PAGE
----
Oxford Park Commission ready to get back to work
Published 10:22 am Thursday, July 30, 2020
The Oxford Park Commission is fully staffed once again and ready to pick up where they left off in the spring before the COVID-19 pandemic hit Lafayette County.
After having 99 percent of their department furloughed three months ago as part of the the City of Oxford’s attempt to soften the blow of projected revenue losses due to the pandemic, OPC’s employees returned on Monday.
The first order of business for OPC is to re-organize their spring soccer season that was interrupted by the pandemic in March and had not really gotten started. Registration for the soccer season had already been completed and fees collected by OPC, which is why they are resuming outdoor sports offerings with completing a season that had already been paid for by families.
“That’s the first thing we want to do is get youth spring soccer season going again,” said OPC community relations director John Davis. “We want them to play because, ‘Hey, we’re back.’ We hadn’t been playing because we were all gone. Our entire staff was gone. …You’re still honoring, you’re giving the commitment to them.”
Coaches are being contacted regarding the spring season, that will now begin possibly sometime next month. The hope of OPC is to resume practices in August once they also contact the players that had registered to see who all still wants to play. Any player that chooses to not play will get a full refund, Davis said.
Once the spring soccer season is completed, OPC will transition directly into a joint baseball and softball season. With multiple turf fields at mTrade Park, it allows for both sports to be played simultaneously. There will not be a traditional fall soccer season this year with the spring season being completed and if there is any new outdoor sport offered this year that OPC decides to hold pre-registration for it would possibly be flag football.
Protocols and policies are now being worked on for a return to play guide once OPC can resume outdoor sports safely. Those policies will be relayed to the coaches who will then relay them to the players and their families.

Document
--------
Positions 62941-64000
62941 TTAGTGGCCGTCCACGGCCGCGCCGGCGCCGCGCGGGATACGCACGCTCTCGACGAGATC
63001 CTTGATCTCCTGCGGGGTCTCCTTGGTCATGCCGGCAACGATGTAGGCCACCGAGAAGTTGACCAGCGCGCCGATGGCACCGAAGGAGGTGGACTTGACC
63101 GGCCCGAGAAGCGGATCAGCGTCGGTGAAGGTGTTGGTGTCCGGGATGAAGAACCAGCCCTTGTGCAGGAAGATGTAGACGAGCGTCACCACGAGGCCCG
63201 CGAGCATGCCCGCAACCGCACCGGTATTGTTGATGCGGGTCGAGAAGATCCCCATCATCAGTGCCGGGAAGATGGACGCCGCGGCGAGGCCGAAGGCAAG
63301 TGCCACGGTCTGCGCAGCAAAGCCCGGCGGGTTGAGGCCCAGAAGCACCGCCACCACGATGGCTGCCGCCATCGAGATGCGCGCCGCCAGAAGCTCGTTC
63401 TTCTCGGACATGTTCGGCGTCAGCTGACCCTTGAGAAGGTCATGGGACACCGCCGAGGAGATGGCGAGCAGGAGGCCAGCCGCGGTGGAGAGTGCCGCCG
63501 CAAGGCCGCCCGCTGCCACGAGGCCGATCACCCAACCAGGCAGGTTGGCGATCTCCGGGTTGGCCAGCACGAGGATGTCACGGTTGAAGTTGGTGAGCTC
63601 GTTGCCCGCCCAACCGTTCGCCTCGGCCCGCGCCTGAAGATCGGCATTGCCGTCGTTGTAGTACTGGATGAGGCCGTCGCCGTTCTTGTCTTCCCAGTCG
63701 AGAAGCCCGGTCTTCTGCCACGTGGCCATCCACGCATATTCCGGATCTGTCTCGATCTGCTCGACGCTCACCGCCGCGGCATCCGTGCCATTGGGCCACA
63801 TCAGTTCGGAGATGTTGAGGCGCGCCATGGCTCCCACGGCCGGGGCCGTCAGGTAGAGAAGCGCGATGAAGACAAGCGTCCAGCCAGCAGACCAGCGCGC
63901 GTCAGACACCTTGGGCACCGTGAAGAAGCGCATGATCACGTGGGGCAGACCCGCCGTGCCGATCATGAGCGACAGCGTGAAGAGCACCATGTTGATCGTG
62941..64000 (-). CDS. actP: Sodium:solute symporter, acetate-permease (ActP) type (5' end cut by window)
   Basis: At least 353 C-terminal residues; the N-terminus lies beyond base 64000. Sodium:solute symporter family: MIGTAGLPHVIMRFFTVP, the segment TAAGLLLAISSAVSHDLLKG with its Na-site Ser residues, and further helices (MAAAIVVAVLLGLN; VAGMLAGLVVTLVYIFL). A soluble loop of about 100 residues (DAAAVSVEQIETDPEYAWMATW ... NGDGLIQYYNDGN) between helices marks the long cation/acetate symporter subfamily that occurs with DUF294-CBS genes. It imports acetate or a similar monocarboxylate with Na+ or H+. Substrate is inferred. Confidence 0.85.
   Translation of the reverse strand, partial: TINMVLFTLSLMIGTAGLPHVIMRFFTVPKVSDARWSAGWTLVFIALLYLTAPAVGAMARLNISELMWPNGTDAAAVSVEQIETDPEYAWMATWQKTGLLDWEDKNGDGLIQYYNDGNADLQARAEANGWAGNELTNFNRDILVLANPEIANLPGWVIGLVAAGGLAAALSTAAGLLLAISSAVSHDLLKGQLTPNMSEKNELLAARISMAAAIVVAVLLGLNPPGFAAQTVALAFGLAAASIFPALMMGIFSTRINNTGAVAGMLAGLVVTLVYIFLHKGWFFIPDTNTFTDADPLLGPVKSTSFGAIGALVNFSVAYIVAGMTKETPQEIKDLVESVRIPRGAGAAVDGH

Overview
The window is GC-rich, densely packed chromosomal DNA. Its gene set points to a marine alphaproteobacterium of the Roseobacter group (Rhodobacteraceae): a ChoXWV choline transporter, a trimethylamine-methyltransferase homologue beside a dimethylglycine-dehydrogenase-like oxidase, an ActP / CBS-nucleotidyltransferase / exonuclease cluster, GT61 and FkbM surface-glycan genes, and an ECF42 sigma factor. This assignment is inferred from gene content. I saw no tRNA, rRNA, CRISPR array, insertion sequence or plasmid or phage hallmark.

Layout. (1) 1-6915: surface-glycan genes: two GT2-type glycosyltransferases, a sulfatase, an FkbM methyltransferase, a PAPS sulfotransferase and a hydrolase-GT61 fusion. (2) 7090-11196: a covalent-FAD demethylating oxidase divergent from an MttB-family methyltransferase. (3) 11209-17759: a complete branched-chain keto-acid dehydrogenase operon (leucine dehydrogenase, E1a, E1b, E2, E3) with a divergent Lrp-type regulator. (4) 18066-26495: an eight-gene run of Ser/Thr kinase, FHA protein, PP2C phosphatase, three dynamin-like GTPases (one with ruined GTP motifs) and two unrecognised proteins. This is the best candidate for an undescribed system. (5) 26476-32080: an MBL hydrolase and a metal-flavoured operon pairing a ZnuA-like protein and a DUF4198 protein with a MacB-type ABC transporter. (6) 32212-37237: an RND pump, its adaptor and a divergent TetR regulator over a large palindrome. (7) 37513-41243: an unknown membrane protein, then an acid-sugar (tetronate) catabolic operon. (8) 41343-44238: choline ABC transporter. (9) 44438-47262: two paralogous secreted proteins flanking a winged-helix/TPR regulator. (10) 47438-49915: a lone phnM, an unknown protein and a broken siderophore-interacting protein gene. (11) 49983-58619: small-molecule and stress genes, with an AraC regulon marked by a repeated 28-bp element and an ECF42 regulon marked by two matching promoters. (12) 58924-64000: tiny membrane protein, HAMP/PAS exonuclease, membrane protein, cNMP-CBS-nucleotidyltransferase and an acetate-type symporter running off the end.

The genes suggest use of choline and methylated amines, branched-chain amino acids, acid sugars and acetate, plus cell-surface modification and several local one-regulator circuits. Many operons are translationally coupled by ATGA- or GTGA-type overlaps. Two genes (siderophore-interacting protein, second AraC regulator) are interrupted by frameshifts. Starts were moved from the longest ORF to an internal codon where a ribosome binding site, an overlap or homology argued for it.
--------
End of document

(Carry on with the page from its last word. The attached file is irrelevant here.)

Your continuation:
While outdoor sports are able to be provided once again by OPC, the two activity centers next to the John Leslie Tennis Complex remain dormant and empty due to the current Executive Orders mandating the number of people allowed indoors. The current number is 20 people at an indoor gathering if social distancing is possible, which means community centers such as the Ulysses “Coach” Howell Activity Center is unable to be used.
The winter basketball season is also in limbo with OPC waiting to see if the indoor gathering number will be raised high enough to allow for their league to be played. Registration for basketball usually begins in October, according to Davis.
“You’ve got a brand new facility here that’s not getting touched by the community and hasn’t been getting touched by the community for 90-plus days,” Davis said. “This is a jewel. This is a centerpiece when things are going well. I’ve said to other people that the Oxford Park Commission really should be the doorway to the community. But when things aren’t going well we’re not able to be the tip of the spear like we’ve been at other times. I want that to change. I want that to change for us, for the mental health and the physical health of everybody.”
The Leisure Lifestyles program, which is geared towards the older members of Oxford’s community, is still currently on pause with most of the classes offered being held indoors. There are swim classes offered but the city pool has been closed this summer and will remain closed for the rest of the year.